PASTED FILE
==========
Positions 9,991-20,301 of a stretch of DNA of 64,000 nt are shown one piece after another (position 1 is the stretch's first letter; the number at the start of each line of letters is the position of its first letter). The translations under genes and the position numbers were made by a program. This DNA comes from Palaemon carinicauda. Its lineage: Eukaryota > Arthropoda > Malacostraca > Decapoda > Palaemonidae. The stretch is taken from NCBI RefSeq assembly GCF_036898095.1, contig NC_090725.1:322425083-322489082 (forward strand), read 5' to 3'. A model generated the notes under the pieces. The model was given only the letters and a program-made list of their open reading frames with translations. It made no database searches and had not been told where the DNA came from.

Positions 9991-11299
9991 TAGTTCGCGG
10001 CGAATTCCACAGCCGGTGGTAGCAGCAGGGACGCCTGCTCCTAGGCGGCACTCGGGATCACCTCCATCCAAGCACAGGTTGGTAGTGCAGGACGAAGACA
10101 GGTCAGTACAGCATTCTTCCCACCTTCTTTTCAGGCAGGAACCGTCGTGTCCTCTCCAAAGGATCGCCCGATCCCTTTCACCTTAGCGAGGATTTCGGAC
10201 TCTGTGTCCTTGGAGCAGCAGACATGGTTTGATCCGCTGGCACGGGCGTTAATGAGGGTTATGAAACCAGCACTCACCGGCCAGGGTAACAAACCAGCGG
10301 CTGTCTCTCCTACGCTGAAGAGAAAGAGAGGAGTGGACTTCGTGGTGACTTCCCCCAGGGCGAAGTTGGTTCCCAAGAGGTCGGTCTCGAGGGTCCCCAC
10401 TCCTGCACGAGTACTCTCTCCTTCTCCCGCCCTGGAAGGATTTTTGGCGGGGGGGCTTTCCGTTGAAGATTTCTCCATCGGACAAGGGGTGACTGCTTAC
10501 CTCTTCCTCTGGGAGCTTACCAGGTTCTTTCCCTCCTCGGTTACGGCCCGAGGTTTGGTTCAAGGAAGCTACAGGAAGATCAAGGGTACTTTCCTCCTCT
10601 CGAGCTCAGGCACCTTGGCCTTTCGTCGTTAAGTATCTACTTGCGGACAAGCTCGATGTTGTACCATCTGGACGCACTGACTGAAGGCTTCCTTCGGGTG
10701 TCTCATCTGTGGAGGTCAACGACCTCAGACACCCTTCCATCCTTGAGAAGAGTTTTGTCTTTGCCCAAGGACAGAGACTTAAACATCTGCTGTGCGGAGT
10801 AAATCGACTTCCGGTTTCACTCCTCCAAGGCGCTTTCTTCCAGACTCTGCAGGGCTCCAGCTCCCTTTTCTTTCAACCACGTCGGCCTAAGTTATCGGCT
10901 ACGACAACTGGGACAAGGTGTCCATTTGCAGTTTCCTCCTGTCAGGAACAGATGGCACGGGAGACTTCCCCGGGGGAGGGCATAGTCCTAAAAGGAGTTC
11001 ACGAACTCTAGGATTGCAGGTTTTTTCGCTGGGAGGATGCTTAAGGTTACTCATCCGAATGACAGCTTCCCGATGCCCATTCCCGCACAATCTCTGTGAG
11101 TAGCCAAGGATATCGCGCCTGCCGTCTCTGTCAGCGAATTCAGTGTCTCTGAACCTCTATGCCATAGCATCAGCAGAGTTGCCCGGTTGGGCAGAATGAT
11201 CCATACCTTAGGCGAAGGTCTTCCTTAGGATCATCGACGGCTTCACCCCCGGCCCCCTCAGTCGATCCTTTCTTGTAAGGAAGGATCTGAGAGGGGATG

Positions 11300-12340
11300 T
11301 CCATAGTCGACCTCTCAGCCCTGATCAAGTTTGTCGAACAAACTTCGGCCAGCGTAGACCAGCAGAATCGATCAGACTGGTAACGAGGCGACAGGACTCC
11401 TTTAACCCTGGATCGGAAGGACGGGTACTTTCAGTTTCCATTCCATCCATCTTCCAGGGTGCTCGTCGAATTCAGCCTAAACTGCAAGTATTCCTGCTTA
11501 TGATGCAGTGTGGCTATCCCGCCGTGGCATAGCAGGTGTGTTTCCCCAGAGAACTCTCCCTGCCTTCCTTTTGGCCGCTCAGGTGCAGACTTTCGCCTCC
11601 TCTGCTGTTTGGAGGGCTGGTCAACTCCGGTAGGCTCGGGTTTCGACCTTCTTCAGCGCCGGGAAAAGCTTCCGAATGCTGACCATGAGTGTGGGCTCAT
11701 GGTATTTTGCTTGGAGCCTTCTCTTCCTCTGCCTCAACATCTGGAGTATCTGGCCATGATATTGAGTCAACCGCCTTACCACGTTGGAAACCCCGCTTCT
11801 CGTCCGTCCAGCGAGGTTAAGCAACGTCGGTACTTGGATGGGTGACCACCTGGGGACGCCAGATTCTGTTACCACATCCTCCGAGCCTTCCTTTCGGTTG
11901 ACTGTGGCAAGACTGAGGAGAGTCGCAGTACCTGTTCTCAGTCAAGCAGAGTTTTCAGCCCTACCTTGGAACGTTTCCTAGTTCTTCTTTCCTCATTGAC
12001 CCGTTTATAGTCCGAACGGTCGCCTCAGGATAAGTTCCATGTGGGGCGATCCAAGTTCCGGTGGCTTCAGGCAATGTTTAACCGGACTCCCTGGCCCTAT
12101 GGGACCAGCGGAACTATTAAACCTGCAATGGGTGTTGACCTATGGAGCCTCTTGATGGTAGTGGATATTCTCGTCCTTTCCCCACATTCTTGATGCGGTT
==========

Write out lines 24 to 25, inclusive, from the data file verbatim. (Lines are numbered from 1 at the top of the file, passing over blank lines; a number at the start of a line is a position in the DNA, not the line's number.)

11801 CGTCCGTCCAGCGAGGTTAAGCAACGTCGGTACTTGGATGGGTGACCACCTGGGGACGCCAGATTCTGTTACCACATCCTCCGAGCCTTCCTTTCGGTTG
11901 ACTGTGGCAAGACTGAGGAGAGTCGCAGTACCTGTTCTCAGTCAAGCAGAGTTTTCAGCCCTACCTTGGAACGTTTCCTAGTTCTTCTTTCCTCATTGAC